Working hard?  Why yes I am!  Here’s to reaching goals, new adventures, and making the necessary adjustments to change.

Be well! dear readers, and please enjoy your journey!

Frankie


a new year….

i am not one for resolutions, but new years does somehow offer the promise of a fresh start –  or at least a reminder to get back on track after the holiday melee.

the one thing i choose  to return my focus  to, as always, is to keep balanced:   in mind, body, and soul.

it is a difficult thing to achieve in our current civilization.  seems that the more sophisticated we’ve gotten, the more conscious we need to be to keep our lives balanced.  here’s what i mean:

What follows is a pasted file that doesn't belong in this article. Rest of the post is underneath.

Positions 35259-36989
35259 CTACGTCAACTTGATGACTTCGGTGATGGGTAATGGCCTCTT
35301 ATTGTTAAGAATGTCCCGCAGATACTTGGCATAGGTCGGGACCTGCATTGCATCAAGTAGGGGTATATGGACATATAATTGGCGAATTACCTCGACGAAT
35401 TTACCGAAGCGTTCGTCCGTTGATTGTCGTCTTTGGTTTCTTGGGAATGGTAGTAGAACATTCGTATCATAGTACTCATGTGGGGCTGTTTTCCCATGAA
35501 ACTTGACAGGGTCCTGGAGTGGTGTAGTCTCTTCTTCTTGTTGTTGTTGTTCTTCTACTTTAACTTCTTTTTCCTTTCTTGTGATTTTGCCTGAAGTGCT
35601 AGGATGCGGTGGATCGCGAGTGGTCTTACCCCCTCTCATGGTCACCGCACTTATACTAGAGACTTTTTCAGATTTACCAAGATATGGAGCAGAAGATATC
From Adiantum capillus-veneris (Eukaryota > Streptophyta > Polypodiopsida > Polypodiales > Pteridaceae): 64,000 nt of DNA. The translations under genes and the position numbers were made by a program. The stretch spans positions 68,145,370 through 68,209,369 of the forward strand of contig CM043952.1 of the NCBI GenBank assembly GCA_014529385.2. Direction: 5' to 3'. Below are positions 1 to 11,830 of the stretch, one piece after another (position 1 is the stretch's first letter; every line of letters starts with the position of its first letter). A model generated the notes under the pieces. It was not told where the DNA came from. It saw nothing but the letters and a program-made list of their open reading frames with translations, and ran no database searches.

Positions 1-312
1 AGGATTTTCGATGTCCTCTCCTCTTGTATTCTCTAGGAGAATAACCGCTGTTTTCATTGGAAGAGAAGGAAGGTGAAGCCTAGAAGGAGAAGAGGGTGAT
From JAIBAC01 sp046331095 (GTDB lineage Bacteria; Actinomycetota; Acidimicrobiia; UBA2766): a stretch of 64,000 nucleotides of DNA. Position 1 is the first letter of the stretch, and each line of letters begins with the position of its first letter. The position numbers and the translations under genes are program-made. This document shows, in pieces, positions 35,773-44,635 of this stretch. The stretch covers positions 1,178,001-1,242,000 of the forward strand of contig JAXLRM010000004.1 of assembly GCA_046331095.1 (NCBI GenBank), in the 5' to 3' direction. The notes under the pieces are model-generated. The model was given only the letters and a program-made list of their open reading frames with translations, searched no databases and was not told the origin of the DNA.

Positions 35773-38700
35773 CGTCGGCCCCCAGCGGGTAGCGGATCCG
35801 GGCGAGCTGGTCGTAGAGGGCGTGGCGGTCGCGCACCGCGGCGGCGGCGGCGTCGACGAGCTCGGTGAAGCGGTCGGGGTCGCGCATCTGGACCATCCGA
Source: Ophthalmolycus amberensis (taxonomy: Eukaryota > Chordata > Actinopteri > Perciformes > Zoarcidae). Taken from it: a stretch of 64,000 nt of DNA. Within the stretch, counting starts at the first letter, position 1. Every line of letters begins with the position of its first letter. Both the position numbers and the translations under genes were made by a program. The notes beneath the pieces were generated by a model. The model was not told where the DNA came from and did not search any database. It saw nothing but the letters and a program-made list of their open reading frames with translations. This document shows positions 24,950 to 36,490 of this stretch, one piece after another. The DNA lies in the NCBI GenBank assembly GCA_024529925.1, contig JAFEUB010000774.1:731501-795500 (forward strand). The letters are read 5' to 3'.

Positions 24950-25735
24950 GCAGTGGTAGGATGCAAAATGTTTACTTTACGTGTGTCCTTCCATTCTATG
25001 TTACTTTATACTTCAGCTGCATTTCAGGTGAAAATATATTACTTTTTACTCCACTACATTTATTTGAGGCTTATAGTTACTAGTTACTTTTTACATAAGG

the recent election here in the u.s. caused a frenzy of passion and emotions in which i myself participated.  it was difficult not to, there was so much at stake.   i wrote, i researched, i made videos and posted them to youtube as a way to channel my energy and passion.

while i was happy with the outcome i found myself depressed almost immediately afterwards. still we are in a political deadlock and still because of human greed.

but as the new year settles in i realize i need to focus once more on keeping a balance.  i don’t apologize for being passionate about our nation and its future. i do realize though, that it’s not healthy to focus on just one part of life.

in effort to stay focused on writing this year, i plan to write a short story a week to publish on my  tumbler account frankiewallace.tumblr.   my intention is twofold:  keep my imagination working since the book i am writing is very factual based, thus bringing balance to my writing by forcing my creativity somewhat. and it forces me to be consistent.